How Corporate People Responsibility Went From an Idea to a Reality

Hands-on advice from newly-minted entrepreneur Diane Wiesenthal

Diane Wiesenthal had invested more than three decades in HR with the Canadian Wheat Board, the largest wheat-and-barley marketer in the world, most recently as vice president of people and organizational services. But a major upheaval at the company gave her the impetus to strike out on her own. Wiesenthal, the recipient of the Innovative Practitioner Award from the Human Resource Management Association of Manitoba, the prestigious CHRP Fellowship, and other accolades, is now the president and CEO (“C Every Opportunity,” she says) of Corporate People Responsibility Ltd., a Winnipeg-based boutique “HR educator” dedicated to helping companies reengineer their HR programs and practices.
Diane Wiesenthal had invested more than three decades in HR with the Canadian Wheat Board, the largest wheat-and-barley marketer in the world, most recently as vice president of people and organizational services. But a major upheaval at the company gave her the impetus to strike out on her own. Wiesenthal, the recipient of the Innovative Practitioner Award from the Human Resource Management Association of Manitoba, the prestigious CHRP Fellowship, and other accolades, is now the president and CEO (“C Every Opportunity,” she says) of Corporate People Responsibility Ltd., a Winnipeg-based boutique “HR educator” dedicated to helping companies reengineer their HR programs and practices. PHOTO: Bruce Allen Hendricks

1. Start with what you know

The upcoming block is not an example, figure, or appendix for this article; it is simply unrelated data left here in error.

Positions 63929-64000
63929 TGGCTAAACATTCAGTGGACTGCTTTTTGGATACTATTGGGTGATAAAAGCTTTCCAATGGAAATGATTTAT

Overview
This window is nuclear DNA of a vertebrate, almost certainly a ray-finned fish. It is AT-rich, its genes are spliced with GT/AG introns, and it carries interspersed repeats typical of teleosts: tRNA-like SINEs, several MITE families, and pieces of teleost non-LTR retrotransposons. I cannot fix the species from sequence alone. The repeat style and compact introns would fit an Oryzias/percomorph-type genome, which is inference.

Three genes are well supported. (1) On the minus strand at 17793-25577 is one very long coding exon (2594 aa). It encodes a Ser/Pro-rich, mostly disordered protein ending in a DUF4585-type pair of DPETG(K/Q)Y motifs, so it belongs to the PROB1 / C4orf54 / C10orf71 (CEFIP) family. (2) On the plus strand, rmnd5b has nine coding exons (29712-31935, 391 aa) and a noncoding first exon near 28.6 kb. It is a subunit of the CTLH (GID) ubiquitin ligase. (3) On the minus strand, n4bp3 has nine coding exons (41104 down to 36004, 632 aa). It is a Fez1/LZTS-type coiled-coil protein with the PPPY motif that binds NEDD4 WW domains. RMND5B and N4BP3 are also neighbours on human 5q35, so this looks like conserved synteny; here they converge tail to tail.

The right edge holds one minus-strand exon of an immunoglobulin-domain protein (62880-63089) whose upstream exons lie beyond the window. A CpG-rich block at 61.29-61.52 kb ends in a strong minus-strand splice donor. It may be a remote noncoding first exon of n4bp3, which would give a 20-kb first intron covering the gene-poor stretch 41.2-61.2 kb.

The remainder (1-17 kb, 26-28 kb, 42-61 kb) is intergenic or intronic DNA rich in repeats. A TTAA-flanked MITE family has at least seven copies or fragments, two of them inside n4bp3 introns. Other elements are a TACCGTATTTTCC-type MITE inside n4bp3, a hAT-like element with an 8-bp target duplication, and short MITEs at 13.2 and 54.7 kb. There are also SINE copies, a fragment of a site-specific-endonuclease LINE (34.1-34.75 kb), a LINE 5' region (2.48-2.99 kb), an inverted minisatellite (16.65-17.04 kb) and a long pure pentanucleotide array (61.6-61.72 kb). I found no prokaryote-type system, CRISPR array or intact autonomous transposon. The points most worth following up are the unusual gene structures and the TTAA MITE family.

Rather than leap into a new field, Diane Wiesenthal, who has decades of experience in HR, recently leveraged her experience and established Corporate People Responsibility Ltd. (CPR), which is dedicated to helping companies reengineer their HR programs and practices, to allow both individuals and teams to perform at their maximum potential. Thanks to her experience, starting the company came as second nature. “I realized that changing simple things could often make big differences,” says Wiesenthal, president and CEO. “And I think collaboration is a good way to move organizations—and their people—forward.”

2. Get good advice

Seasoned entrepreneurs have survived the pitfalls of starting a new business; novices haven’t. That’s why Wiesenthal first contacted a team of experts for advice. “One of the first things to do was securing the trademark for the concept and name. When I presented my idea, my lawyer immediately suggested registering the name of my new company as a trademark, and then setting it up as a limited corporation,” she says. “Those were things I wouldn’t have thought about myself.” And that’s the key. Good advisors can help you develop a road map to success—one that reveals shortcuts as well as potential hazards.

3. Sharpen your focus

CPR’s mission is to preserve and protect work environments. But instead of trying to be “all things to all people,” the firm chose to concentrate on five key areas: developing a “people vision and strategy” that parallels the company’s strategic and business plans; increasing organizational development/effectiveness; reengineering the HR function, to effectively address a company’s specific needs; and nurturing a positive culture and strong business structure, thus ensuring that people work at peak effectiveness; and creating better leaders and managers through coaching.